MGD – Treatments When the glands that contribute to tear production fail to secrete the required quantity of tears or tears that have good quality, you will experience dry eye symptoms. Dry eye causes unending irritation of the eyes, especially on waking up after a night’s sleep. It causes grittiness, burning, itching, foreign body lodged in the eye, and other similar discomforts. If left untreated, dry eye can lead to damage of the cornea and, at worst, loss of vision.
Dry eye is very closely associated with meibomian gland dysfunction (MGD).. MGD accounts for up to a quarter of dry eye patients. The ailment is characterised by lack of lipid secretions to the tear film, making tears unstable and susceptible to quick evaporation. The origins of MGD are varied. It is most often experienced as constant tenderness in the eyelid, as a result of inflammations and/or plugs of hardened or too thick secretions (also called meibum) clogging up the openings of the glands.
The condition is greatly relieved by the use of a simple heat compress. Many studies have proven that heat compresses help increase the thickness of the lipid layer in tear film by at least 1.8 times as early as 5 minutes after starting treatment. Regular treatment can make the augmentation of the lipid layer more enduring.
A simple heat compress can be fashioned from a clean washcloth, heated in the microwave (for about half a minute) or immersed in hot tap water heated to about 45oC. You may also use a cotton stocking filled with dry ice and heated in a microwave to a comfortable temperature. Before applying the warm compress to the eyelid, it is important to test the heat to exclude the possibility of damage to the lid and eye. The heat compress is usually held in place for 3 to 10 minutes.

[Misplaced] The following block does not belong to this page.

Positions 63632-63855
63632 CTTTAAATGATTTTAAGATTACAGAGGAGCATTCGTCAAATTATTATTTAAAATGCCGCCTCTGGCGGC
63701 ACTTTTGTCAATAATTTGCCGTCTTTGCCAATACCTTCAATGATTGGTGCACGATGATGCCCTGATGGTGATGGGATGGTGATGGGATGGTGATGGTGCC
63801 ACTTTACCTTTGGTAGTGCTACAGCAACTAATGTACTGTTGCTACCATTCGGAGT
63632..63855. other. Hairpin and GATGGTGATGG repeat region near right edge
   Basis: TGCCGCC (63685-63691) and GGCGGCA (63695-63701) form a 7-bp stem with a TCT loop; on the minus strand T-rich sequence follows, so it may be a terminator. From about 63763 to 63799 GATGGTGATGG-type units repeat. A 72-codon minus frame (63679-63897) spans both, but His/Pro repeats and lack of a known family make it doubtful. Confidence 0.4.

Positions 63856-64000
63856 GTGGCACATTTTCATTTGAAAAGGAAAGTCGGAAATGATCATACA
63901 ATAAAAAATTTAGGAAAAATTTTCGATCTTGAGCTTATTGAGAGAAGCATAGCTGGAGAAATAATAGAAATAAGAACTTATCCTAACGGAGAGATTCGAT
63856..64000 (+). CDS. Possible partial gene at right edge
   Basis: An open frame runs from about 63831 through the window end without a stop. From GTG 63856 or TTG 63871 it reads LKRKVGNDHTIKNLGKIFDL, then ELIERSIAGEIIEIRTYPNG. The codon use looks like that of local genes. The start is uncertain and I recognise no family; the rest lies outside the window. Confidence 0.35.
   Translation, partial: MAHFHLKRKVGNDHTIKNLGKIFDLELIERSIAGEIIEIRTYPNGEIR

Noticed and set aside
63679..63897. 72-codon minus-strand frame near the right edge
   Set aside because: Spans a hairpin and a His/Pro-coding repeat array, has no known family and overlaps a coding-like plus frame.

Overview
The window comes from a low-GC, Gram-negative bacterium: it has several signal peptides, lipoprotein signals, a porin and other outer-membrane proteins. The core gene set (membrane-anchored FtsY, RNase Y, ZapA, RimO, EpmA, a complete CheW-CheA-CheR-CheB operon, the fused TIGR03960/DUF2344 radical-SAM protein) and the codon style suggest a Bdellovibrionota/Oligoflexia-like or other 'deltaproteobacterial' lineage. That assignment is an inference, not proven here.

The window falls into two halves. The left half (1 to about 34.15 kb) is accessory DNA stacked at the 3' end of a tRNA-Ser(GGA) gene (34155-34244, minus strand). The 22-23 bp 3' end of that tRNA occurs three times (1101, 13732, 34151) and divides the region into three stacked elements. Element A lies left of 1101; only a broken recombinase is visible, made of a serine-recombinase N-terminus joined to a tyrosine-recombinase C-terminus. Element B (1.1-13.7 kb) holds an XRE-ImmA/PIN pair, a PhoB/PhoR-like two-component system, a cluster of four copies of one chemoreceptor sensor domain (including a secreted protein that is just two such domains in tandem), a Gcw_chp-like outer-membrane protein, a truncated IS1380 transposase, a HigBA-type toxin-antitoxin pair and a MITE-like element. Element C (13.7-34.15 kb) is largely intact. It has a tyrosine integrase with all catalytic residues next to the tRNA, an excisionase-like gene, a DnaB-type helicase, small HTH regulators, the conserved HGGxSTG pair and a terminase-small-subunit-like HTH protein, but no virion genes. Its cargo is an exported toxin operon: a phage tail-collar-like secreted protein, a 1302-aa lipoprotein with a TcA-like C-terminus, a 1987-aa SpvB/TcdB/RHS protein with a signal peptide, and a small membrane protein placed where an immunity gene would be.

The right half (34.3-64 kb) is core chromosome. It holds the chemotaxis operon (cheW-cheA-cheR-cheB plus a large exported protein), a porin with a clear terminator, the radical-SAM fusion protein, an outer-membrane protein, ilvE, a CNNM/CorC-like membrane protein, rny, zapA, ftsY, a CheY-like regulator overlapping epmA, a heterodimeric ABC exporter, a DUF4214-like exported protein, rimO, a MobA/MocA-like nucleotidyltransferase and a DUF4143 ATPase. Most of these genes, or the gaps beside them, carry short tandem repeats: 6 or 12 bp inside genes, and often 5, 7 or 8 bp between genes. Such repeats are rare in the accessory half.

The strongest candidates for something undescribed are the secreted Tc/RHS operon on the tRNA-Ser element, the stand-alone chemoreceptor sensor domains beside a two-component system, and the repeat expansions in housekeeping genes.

Whilst washcloths are commonly used, they may not retain the heat for as long as you may want. People in the know have found rice baggies more convenient. A rice baggy consists simply of some dry uncooked rice put in a cotton sachet big enough to completely cover the eyelid. Raise the temperature of the bag by heating in a microwave until a suitable level is reached. You can try out different amounts of rice and heating times until you get it right. Place the heated rice bag over the closed eyelid for up to 20 minutes. Rice baggies are able to save heat much longer than washcloths and transmit the warmth more evenly because of their weight.
Another alternative is a potato also heated in a microwave but the weight (and therefore the heat) distribution is not as even as rice baggies. A freshly boiled egg draped in washcloth may also be used. Boiled eggs provide heat for a long time but, again, uniform conveyance of warmth is not possible because of the shape.
Technology has helped create products such as infrared devices and intense light pulse instruments intended to provide the benefits of the heat compress.
The hardened meibum softens as it absorbs heat from the warm compress, becoming that less cumbersome to express by finger pressure. To maximise the benefits of heat compress for MGD, eye lid massage should quickly be performed after the heat compress to restore flow of the oily secretions so they can carry out their function in the tear film’s lipid layer. Eyelid massage after heat compress also helps restore the functions of meibomian glands once the obstructions have been unclogged.